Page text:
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OPLIN 4Cast #584: No psychics, but we’ll get to ‘Minority Report’ with computers

Posted in 4cast, and Algorithms

When I hear “machine learning,” my brain immediately goes to “artificial intelligence,” which movies like 2001 and The Terminator have led me to believe will turn against us. But while machine learning is based on theories from artificial intelligence, it has more in common with computational statistics and data mining: analysis that uses data to make predictions, and discover and improve the algorithms that lead to better predictions. I’ve written about a growing concern with algorithms before, but this week, a couple news stories clustered on “predictive policing” provide concrete examples of the way this tool can be used (violent crime rates are dropping in Chicago) and disturbingly misused (punishing people for crimes they haven’t committed).

I’ve come to worry less that the machines will turn against us, but that we are — as usual? –using the machines against ourselves.

  • CPD expands predictive policing technology, deploys 86 new officers [Chicago Sun-Times | Tom Schuba] “Shootings are down by nearly 34 percent this year compared to the same period last year in the districts that are currently using the tools, the statement said. Those numbers outpace the overall 28 percent reduction of citywide shootings so far this year.”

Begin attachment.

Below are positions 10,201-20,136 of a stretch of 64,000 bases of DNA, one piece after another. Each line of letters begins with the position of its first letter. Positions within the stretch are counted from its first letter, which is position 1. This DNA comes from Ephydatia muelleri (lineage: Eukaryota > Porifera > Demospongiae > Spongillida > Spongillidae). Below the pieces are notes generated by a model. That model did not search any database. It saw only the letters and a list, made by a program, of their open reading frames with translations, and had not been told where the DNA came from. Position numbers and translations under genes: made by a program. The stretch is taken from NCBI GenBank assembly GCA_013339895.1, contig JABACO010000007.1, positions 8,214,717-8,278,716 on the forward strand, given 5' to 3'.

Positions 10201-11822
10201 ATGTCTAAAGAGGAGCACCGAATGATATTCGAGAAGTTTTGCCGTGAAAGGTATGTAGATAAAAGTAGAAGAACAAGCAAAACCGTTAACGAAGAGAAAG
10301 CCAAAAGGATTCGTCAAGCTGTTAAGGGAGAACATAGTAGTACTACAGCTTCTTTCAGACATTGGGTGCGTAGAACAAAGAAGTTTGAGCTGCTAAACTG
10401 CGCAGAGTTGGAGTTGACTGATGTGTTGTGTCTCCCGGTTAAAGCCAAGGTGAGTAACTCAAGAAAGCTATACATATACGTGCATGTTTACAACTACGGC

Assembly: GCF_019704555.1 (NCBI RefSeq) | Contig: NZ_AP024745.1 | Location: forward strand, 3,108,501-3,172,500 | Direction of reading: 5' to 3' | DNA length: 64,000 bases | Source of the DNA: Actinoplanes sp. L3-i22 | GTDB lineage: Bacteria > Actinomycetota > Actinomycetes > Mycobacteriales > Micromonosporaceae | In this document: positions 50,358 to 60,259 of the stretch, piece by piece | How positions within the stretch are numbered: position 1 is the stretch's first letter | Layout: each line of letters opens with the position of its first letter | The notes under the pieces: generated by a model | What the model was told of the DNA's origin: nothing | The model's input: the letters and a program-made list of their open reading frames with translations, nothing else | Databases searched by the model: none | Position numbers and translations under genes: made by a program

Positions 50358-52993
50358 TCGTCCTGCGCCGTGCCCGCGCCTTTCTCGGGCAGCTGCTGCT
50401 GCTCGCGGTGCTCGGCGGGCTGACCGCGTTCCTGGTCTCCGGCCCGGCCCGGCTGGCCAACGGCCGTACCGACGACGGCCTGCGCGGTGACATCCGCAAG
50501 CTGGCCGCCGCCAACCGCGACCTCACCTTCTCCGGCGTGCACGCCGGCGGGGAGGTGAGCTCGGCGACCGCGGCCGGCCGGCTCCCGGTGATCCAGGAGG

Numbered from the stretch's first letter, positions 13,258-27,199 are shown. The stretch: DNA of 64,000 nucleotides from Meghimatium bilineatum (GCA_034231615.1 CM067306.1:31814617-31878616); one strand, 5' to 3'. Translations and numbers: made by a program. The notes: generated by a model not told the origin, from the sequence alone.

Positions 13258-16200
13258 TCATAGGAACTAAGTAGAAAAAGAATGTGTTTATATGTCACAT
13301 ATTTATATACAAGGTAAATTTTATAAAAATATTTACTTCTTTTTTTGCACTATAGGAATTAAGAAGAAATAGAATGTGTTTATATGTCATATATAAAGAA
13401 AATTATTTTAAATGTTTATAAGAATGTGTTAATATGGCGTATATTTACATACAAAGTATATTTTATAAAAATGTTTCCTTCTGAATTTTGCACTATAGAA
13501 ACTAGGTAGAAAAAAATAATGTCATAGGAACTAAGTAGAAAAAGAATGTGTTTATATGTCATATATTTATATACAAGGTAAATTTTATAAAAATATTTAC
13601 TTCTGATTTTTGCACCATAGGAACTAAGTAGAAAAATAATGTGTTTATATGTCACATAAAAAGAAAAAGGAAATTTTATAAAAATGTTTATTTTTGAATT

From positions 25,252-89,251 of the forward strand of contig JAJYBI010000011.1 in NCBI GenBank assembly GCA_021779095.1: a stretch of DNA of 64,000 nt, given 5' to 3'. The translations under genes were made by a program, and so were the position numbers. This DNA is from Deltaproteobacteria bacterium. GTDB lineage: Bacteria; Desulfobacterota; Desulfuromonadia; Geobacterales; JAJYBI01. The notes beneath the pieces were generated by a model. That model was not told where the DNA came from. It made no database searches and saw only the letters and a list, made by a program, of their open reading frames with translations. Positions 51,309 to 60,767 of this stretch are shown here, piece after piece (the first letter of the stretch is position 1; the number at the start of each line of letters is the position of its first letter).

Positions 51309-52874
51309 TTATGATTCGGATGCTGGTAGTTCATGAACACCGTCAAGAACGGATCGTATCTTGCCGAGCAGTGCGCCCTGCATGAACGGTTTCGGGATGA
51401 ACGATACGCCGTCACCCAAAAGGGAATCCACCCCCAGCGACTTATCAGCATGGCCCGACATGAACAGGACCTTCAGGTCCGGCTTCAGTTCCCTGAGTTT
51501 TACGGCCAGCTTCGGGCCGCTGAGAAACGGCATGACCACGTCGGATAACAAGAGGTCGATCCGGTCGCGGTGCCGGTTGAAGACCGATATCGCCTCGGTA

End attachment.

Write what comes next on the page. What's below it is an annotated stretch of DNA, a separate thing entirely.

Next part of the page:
• Palantir has secretly been using New Orleans to test its predictive policing technology [The Verge | Ali Winston] “Predictive policing technology has proven highly controversial wherever it is implemented, but in New Orleans, the program escaped public notice, partly because Palantir established it as a philanthropic relationship with the city through Mayor Mitch Landrieu’s signature NOLA For Life program.”
  • China using big data to detain people before crime is committed [The Globe and Mail | Nathan Vanderklippe] “Chinese police theorists have identified specific ‘extremist behaviours, which include if you store a large amount of food in your home, if your child suddenly quits school and so on,’ said Maya Wang, senior China researcher at Human Rights Watch]. Train a computer to look for such conduct, and ‘then you have a big data program modelled upon pretty racist ideas about peaceful behaviours.'”
  • How to Fight Bias with Predictive Policing [Scientific American | Eric Siegel] “Predictive policing uncovers racial inequity, which it threatens to perpetuate – but, if we turn things around, it also presents an unprecedented opportunity to advance social justice.”

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